Rasmussen: You were an operator, but at the same time, you were a participant in the policy process unfolding at the White House. You were in a sense, jumping in and jumping out—going back and having your role with your operational team to plan and carry that part of the process forward at the same time, you were a frequent participant in Situation Room meetings where these policy matters were being debated. You had had experience earlier in your career when you were an O-6 [Captain] having served on the National Security Council staff. Talk about how that looked to you given your prior experience as a more junior director at the National Security Council staff.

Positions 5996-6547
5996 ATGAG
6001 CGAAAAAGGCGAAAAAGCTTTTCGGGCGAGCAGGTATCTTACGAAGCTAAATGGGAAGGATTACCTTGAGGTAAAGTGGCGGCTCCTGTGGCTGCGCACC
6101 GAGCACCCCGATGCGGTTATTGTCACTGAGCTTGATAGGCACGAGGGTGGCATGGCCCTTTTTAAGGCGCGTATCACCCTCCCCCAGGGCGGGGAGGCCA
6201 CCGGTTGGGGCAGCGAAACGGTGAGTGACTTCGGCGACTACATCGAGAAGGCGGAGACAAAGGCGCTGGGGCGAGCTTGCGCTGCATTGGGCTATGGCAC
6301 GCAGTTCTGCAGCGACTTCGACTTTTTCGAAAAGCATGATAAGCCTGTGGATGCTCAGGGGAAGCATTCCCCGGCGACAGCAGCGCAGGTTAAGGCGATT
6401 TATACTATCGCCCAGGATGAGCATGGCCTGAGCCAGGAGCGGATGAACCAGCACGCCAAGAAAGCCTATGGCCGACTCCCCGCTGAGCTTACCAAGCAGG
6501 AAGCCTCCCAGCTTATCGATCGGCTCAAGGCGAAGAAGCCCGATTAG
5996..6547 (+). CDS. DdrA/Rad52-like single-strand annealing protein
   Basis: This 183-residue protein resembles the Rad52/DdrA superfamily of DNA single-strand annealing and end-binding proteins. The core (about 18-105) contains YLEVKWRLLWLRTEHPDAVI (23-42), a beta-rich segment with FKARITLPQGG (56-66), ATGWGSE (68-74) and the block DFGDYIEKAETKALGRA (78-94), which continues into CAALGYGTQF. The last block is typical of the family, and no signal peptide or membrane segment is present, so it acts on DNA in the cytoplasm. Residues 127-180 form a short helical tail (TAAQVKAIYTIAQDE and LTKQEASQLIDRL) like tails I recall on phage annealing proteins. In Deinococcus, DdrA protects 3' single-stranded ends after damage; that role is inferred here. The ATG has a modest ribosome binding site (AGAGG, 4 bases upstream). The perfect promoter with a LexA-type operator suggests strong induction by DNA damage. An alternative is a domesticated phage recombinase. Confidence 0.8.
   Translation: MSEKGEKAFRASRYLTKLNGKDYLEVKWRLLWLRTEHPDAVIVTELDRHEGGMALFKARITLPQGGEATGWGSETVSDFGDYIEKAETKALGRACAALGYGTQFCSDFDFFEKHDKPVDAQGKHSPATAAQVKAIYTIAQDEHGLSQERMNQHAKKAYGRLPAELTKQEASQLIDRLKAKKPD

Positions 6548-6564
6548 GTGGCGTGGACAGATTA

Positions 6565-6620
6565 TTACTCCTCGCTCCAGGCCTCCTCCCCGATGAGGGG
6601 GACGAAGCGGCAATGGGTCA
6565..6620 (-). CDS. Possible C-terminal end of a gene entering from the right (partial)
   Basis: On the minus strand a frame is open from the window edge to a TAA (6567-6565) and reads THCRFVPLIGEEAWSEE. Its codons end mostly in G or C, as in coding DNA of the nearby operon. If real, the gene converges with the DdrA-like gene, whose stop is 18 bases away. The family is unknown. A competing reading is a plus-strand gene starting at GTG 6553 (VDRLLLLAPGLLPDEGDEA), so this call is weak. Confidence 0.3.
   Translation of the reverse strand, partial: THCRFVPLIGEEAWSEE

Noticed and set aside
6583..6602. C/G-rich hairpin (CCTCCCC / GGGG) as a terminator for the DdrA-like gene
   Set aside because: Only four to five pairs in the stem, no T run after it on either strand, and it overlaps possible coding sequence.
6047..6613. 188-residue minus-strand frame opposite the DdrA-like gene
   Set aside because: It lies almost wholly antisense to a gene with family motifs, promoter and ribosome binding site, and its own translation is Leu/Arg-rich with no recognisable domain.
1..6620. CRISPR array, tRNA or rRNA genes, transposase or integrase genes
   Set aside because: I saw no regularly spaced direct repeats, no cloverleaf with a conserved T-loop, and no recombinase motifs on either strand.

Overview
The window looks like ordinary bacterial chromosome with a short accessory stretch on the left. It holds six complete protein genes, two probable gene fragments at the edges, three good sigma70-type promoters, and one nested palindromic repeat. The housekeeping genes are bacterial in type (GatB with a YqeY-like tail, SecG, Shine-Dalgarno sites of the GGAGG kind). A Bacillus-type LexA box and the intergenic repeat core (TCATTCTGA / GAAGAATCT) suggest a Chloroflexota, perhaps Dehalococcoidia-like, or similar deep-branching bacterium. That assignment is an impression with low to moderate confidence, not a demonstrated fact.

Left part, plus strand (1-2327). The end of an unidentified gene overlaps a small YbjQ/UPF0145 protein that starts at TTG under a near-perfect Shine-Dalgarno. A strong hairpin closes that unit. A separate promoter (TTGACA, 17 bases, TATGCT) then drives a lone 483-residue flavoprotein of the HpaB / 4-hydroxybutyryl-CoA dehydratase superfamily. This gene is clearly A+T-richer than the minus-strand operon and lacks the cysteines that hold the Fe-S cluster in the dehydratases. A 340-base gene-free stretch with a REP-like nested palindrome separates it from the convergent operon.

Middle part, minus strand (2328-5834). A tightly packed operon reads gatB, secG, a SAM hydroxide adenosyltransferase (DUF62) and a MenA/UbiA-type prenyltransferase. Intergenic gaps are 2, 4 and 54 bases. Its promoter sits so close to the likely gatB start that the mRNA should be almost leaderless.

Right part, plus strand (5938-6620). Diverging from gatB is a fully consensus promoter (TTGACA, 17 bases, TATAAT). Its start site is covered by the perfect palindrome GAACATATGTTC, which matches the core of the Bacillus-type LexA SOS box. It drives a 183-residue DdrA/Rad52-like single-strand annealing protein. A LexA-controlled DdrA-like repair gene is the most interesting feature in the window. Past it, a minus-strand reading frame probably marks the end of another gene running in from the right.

McRaven: I’m glad you raised that because I look back on that experience, and I’m the junior man in the room as a three-star, and as you well recall, the room [included] the president vice president Secretary of State Hillary Clinton Secretary of Defense Bob Gates Admiral Mike Mullen, the Chairman [of the Joint Chiefs of Staff] Jim Clapper, the Director of National Intelligence Leon Panetta, Director of CIA John Brennan Denis McDonough yourself obviously, then the group got pretty small after that. The thing that was remarkable to me was how the president managed and led his National Security Council staff. I contend he was the smartest man in the room. He asked all the right questions. As you well know, he asked both tactical questions and operational questions and strategic and [geo]political questions. He wanted to understand the details, and I was happy to provide him the details because my sense was, he’s the president of the United States, he needs to understand the risks. The one thing I wanted to make sure I did was to convey the risk to the president because you’re a fool if you don’t explain the risks on something as high profile as this.